In 2010, the UK’s annual arising of waste wood generated by households and businesses was estimated at 4.1 million tonnes. About 2 million tonnes were diverted or recovered from the waste stream for recycling or energy recovery but the remainder continues to be sent to landfill, resulting in considerable environmental and economic costs.
Recycling companies currently pay thousands of pounds each year to dispose of their waste wood as well as the associated risk of fire hazards and accidents. Between 2001 and 2013, there were on average more than 300 fires per year at waste and recycling plants around the UK.
Firstly, to clarify exactly what is waste wood? Virgin timbers are not waste wood and not subject to special regulatory controls when burned as fuel, however where virgin timber is mixed with waste timber, or any other waste, the mixed load is classed as waste wood.
Non virgin timber such as off cuts, shavings, chippings and sawdust from the processing of non-virgin timbers (whether un-treated or treated) are classified as waste wood. Un-treated non-virgin waste wood, despite not having been treated with any chemicals, is waste wood. Treated non-virgin timber is any timber that has been treated (e.g. to enhance the performance of the original wood) or made into panel board of any sort is waste wood.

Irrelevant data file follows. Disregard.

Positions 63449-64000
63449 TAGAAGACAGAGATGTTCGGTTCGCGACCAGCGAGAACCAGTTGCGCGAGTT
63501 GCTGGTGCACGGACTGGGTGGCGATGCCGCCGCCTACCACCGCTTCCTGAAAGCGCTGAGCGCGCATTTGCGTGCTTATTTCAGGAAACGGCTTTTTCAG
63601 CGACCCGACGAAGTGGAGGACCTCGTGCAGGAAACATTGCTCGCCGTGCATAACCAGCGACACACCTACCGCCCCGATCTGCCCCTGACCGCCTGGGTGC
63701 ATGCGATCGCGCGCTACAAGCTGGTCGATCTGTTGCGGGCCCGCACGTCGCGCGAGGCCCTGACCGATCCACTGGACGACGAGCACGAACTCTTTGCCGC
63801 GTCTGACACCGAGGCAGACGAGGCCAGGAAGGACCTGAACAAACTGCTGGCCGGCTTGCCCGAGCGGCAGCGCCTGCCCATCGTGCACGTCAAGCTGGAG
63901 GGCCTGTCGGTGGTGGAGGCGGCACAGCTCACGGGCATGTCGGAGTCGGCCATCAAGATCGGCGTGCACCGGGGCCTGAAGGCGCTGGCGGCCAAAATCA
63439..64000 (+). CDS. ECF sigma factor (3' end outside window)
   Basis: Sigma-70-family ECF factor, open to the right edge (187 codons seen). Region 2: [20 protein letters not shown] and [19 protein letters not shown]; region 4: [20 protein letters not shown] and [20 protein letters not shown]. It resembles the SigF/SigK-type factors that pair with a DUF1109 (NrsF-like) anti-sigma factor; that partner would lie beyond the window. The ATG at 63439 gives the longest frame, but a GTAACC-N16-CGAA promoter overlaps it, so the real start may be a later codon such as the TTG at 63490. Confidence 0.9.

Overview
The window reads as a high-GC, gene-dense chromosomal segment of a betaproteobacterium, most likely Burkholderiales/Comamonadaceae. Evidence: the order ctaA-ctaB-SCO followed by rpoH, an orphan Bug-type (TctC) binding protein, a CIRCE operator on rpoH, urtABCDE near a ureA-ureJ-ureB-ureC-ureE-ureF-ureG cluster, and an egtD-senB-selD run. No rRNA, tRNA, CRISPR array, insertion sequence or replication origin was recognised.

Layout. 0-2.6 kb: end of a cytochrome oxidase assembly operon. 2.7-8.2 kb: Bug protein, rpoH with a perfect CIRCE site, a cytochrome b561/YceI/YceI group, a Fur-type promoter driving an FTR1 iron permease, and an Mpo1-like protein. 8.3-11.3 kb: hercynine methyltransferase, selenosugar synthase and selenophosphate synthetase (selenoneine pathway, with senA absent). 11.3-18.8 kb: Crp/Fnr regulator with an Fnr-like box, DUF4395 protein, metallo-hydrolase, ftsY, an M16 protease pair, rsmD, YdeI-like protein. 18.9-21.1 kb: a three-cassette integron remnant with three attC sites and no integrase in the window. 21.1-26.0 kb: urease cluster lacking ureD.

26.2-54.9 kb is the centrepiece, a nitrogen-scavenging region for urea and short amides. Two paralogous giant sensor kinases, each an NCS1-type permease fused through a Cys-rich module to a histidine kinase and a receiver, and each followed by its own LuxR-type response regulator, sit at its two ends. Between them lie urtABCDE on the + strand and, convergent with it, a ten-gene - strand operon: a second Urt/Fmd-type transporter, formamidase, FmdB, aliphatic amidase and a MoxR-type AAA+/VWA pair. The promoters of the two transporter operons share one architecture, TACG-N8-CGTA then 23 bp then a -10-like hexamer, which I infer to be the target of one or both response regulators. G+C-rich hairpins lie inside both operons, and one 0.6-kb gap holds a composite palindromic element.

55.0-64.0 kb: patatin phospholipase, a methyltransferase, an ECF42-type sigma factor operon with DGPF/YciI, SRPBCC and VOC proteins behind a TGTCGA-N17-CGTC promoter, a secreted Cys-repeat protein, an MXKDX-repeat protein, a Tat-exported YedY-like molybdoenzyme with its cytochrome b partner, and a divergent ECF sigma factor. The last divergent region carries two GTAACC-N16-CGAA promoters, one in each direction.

As classified by the Environment Agency: Grade A waste wood must be visibly ‘clean’ non-hazardous waste wood from the arboriculture sector, packaging waste, scrap pallets, packing cases, cable drums and off-cuts from the manufacture of untreated wood products. They would not accept as grade A, wood sorted from a mixed waste load delivered to, for example, a skip yard unless they are completely confident on how the wood is assessed and classified.
Grade B waste wood consists of non-hazardous waste wood from the production of wood-based panels; for example, chipboard and medium density fibreboard. Particle board manufacturing in the UK is subject to a gate-house protocol (PAS 104). In addition to visual inspection of incoming waste wood, sampling for heavy metals and halogenated compounds is carried out.
Grade C Waste wood consist of non-hazardous waste wood sourced mainly from construction and demolition activities, recycling centres and civic amenity sites. Grade C wood is used as a fuel in permitted co-incinerators but is not suitable for clean waste wood combustion plant. Due to the tight specifications and checks carried out by the board-manufacturing sector, visibly clean grade C waste wood may also go to wood-based panel manufacture.
Grade D waste wood can include any item of waste wood which has been treated, coated, painted or otherwise contaminated with any hazardous substance. This may include for example heavy metals and in particular, copper, chrome or arsenic (CCA), creosote, halogenated compound or metal pigment containing treatments, paints, coatings and preservatives.
When burning waste wood a special type of biomass boiler is required: